5. 5. FEATURE producers that these are issues which every industry must tackle. While it may be very tempting to make intuitive assumptions as to which type of packaging will be “greener”, these are at best merely guesses which can often include myths based on an incomplete understand- Case study: Robotic packing transforms production at G Owen & Sons by Bev Small, Pacepacker Services, UK A pre-owned robotic solution has increased the production efficiency of copackers G Owen & Sons by 100 percent, bringing them a fully automated production and enabling the Wales-based company to meet their customer’s tight delivery timeframes. Pacepacker Services installed the FANUC 420 Blu-Robot, which is now stacking over 4,000 bags of animal feed per day and has overcome previous issues of inaccurate stacking due to different density levels caused by the wide range of feed types being bagged. As pre-owned models are typically half the cost of a new robot, G Owen & Sons will see a return on investment in less than 12 months. On an annual basis G Owen & Sons contract pack over 30,000 tonnes of animal feed for distributors to sell direct to farmers or merchants across the UK. The feed, which is predominantly for farm animals, is offered in a range of up to 100 different types, and is packed within bags from 20 to 25 kg in weight. However, the vast range of food types used causes filled bags to distend differently, which resulted in inaccurate stacking by the original layer palletiser. Company director Murray Owen explains: “Although it could meet our output requirements, the layer palletiser was having difficulty in neatly stacking our wide range of products and as a result we were having to manually align the bags to ensure that we had well-presented stacks of up to 50 bags per pallet. With the additional demand from customers for next day delivery, it was essential that we replaced the palletiser to make the line more efficient.” Pacepacker, a FANUC strategic partner, had installed a robot onto one of G Owen & Sons’ coal packing lines over a decade before. As a result they renewed contact with them with a view to replacing the existing palletiser and overcome the stacking issue. To meet G Owen & Sons’ budget constraints, Pacepacker came to the solution of a Blu-Robot (a pre-owned FANUC 420) was installed within the factory. “The original layering palletiser, while having the ability to run at the desired 12 | november - december 2013 ing of the issues. A key question which must be addressed from the outset is how is it possible to quantify and compare the environmental profiles of different packaging materials? Even if we assume that different packaging formats are capable of performing the speed, created issues due to the inaccuracy of the stacking which was caused by the differing densities within the packed bag,” explains Pacepacker sales manager Chris Francis. “To overcome this problem we fitted a gripper arm onto the robot which has the added benefit of being able to effectively grip and neatly place the bags onto the pallet.” “The end effecter also offers the robot the added ability to switch easily between stacking different bag sizes, dependent on the product option selected from a pre-programmed list of recipes which we implemented prior to installation.” Not only has line’s efficiency improved by 100 percent, the installation of the BluRobot has eliminated the need for manual labourers to manipulate the stacked pallet, resulting in a fully automated line. “Within our budget constraints, we wanted a versatile robotic system that would increase the efficiency and presentation of our packing line, which with little human intervention would quickly switch between the different bag sizes dependent on our customer demands,” says Murray Owen. “At half the cost of a new system, Pacepacker’s pre-owned FANUC has provided us with an affordable solution; we should see a return on our investment in just under 12 months.” An active member of the British Automation and Robot Association (BARA), Pacepacker launched the economical Blu-Robot in support of the association’s Automating Manufacturing Programme, which aims to increase robot uptake in the UK, and is aimed at automation-shy small to medium enterprise manufacturers and seasonal packers. The pre-owned FANUC 420 installed within G Owen & Sons is approximately 10 percent of the way through its expected operational lifespan of at least 100 000 hours. Pacepacker’s Chris Francis is positive about the potential of pre-owned solutions. “Through the Blu-Robot G Owen & Sons has received a solution which has 90 percent of its minimum expected lifespan still left in the tank. As a testament to the longevity of the robots, Pacepacker installed a FANUC robotic palletiser within their own factory over a decade ago, and the company has recently recorded a palletising weight achievement on this robot of one million tones.” same functions, the empty packs may have different weights (with associated transport implications), different recycled and recyclable contents, and be capable of different filling line speeds which may require a varying number of filling lines to achieve an equivalent level of production. In fact, no packaging material has a monopoly on environmental virtues. Provided it is fit for purpose in helping prevent product spoilage, all packaging can make a positive contribution to sustainability. It is obviously in nobody’s interest to over-package grain products and so in this respect the producer and environmentalist are in full agreement. However, while lightweighting and down-gauging can improve the environmental profile of packaging up to a certain point, under-packaging will not if the result is increased product wastage, spoilage or a reduction in product quality, then this under-packaging will not deliver the benefits. Figure 1 shows the spectrum of over-packaging and under-packaging plotted against potential environmental impacts. Figure 1 illustrates that there is an optimal level of packaging required, above which excess materials are wasted with associated transport and disposal impacts. Below this optimal level, under-specified packaging materials may not fulfil their protection or preservation functions and so could be completely wasted if their contents are spoiled. More significantly under this scenario, any product losses occurring as a result of underpackaging include all the embedded environmental impacts (energy, water use, emissions to air and land etc) associated with grain production. While it could be argued that these production impacts will occur whether the grain is wasted or not, if a food resource is disposed of and fails to reach its intended consumers then more food will have to be produced to replace it. In addition, disposal impacts from grain losses may include carbon dioxide and methane emissions, both of which are global warming gasses. That situation is described by the curve to the left of the optimal point in Figure 1. It rises much more sharply than the curve to the right, reflecting the greater potential environmental impacts of under-packaging. Therefore, packaging technologists generally err on the side of caution, preferring to specify packaging toward the upper end of the optimal range rather than under-specifying and risking product wastage, which would increase both cost and environmental impacts significantly. Clearly the environmental issues surrounding grain packaging are just as complex as those of any other sector and we should be wary of over-simplification. Methods to systematically quantify the environmental profiles of different packaging systems do exist, but these can be time-consuming and costly to conduct. &feed millinG technoloGy Grain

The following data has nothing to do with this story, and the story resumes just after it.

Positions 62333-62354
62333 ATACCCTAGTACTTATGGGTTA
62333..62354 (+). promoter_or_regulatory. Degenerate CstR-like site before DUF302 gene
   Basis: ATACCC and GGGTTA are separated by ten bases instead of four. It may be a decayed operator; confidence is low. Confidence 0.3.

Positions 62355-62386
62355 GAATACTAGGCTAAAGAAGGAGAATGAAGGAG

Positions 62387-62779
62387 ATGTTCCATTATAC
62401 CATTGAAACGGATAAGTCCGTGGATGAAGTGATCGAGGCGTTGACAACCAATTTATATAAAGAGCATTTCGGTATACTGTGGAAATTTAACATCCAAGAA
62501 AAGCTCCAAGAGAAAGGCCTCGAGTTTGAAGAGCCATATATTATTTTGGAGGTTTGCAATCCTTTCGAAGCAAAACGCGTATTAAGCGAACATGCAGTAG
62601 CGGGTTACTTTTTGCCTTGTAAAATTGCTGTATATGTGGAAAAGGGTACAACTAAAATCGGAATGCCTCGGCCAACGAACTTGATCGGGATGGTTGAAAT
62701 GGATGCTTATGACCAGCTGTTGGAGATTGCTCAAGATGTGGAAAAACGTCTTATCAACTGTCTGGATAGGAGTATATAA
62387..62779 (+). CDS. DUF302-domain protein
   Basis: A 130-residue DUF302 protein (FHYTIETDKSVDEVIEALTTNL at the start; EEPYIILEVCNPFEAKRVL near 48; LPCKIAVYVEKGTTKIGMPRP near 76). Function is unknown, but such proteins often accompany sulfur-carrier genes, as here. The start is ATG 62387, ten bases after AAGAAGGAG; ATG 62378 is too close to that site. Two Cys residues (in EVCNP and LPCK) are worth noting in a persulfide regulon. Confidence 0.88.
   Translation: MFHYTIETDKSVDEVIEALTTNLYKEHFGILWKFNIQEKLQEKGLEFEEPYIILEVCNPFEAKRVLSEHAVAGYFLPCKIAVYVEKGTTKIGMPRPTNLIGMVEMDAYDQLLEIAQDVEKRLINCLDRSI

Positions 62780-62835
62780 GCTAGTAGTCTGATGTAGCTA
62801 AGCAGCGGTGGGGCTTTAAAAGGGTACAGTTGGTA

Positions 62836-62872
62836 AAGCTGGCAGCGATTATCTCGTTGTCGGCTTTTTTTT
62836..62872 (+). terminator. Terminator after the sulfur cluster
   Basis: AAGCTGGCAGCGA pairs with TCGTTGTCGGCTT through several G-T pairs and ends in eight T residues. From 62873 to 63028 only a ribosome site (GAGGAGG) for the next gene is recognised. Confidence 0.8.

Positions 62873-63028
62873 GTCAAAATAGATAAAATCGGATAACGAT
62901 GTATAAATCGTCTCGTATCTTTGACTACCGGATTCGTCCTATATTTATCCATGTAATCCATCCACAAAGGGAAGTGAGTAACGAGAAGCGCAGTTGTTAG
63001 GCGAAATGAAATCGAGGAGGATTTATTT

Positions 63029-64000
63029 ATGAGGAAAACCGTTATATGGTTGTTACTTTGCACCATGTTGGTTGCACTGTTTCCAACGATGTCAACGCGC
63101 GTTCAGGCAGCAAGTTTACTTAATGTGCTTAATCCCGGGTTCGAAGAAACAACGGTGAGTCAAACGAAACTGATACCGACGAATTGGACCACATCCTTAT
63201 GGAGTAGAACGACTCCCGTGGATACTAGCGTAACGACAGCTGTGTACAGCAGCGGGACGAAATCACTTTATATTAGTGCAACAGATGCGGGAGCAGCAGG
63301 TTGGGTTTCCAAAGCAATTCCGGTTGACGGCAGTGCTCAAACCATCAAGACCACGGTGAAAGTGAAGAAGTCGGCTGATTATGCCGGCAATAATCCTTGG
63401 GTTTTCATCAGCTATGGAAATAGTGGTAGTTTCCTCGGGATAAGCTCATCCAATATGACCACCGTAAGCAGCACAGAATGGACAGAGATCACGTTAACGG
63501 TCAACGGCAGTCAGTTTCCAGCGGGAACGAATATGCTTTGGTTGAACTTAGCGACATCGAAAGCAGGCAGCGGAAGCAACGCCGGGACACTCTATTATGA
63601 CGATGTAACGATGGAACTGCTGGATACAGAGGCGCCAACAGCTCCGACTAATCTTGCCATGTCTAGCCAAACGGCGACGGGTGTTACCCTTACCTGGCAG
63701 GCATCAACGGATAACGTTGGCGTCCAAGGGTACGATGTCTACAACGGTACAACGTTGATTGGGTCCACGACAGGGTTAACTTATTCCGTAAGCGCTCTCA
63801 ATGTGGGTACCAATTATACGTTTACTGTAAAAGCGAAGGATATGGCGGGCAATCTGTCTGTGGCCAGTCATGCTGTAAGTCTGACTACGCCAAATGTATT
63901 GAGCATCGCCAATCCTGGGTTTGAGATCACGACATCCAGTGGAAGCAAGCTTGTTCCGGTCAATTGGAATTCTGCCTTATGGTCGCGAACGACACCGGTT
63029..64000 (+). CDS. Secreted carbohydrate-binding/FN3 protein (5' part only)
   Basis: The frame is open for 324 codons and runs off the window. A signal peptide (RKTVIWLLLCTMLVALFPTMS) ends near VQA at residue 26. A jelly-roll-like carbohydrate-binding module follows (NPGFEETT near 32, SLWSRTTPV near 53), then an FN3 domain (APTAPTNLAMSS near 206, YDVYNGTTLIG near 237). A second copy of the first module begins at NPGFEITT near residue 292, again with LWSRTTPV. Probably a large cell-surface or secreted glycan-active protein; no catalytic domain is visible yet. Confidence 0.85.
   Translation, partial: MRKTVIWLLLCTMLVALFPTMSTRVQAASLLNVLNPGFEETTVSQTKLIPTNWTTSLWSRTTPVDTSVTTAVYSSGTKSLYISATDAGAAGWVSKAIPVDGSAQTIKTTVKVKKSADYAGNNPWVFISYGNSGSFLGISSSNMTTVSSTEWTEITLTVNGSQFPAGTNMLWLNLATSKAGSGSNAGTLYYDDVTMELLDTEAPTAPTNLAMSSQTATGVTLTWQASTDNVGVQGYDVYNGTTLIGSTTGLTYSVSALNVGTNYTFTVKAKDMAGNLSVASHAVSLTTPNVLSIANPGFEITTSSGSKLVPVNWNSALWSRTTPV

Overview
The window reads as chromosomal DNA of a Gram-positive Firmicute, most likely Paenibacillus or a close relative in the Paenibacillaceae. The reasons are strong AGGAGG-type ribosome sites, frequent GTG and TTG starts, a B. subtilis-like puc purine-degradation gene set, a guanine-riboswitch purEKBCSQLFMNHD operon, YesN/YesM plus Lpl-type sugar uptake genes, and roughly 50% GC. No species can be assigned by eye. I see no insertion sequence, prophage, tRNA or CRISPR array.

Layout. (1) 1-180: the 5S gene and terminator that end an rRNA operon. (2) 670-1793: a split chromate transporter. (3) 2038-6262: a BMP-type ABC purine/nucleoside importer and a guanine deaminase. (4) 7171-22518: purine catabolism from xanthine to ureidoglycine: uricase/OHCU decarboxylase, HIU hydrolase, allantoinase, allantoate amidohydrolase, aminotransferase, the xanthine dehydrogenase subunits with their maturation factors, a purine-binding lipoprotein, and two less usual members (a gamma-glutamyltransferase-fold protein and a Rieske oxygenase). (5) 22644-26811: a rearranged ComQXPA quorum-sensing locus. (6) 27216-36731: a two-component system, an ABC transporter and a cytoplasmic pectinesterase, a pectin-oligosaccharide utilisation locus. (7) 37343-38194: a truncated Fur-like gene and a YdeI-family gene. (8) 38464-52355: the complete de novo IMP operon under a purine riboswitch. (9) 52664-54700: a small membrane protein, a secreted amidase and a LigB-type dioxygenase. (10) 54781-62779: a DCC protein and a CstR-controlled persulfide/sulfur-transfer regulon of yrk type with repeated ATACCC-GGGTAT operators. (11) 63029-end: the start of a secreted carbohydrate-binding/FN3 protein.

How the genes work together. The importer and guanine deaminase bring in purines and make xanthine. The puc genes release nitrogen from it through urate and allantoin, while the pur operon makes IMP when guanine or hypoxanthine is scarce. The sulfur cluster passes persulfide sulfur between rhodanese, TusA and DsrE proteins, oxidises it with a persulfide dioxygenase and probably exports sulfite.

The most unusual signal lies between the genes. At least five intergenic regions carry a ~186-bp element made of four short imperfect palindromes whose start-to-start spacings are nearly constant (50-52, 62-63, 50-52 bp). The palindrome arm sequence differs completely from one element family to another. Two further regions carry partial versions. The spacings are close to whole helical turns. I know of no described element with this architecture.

6. 6. FEATURE Life cycle assessment Figure 2: The LCA methodological framework according to ISO 14040:1997 Life-cycle assessment (LCA) is a family of tools and techniques underpinned by the ISO 14040 series of standards, designed to assist in environmental management and sustainable development in the long term. LCA is generally considered to be one of the most important environmental analysis tools for evaluating aspects associated with products, processes or activities throughout their entire life cycles. In the case of packaging, LCA can encompass all associated activities, from extraction of raw materials to processing, manufacturing, use and re-use, right through to final disposal. The LCA methodology is a structured framework that specifies the required data, methods of calculation and the procedure of its interpretation. This involves description of the system to be assessed, production of an inventory of inputs and outputs associated with that system, translation of this inventory data into potential environmental impacts, and finally, evaluation of the results in order to facilitate decision-making. Figure 2 gives a broad overview to the technique, illustrating the separate stages of the LCA methodolog- AnimalFeedConfAd2013_landscp_Layout 1 30/10/2013 16:01 Page 1 Safety and quality of livestock feed seminar Full programme and book at www.campdenbri.co.uk/livestock-feed-seminar.php Campden BRI food and drink innovation Organised by Campden BRI in collaboration with AG Industries, Grain & Feed Milling Technology and International Aquafeed Thursday 6 March 2014 Venue: Campden BRI, Chipping Campden, Gloucestershire, GL55 6LD, UK The seminar will focus on: • Understanding the current issues facing the animal feed industry. • The latest R&D in the animal feed sector. • Future issues facing the animal feed sector. • Solutions for a sustainable animal feed chain. &feed millinG technoloGy Grain www.campdenbri.co.uk #LivestockFeedSeminar E: training@campdenbri.co.uk november - december 2013 | 13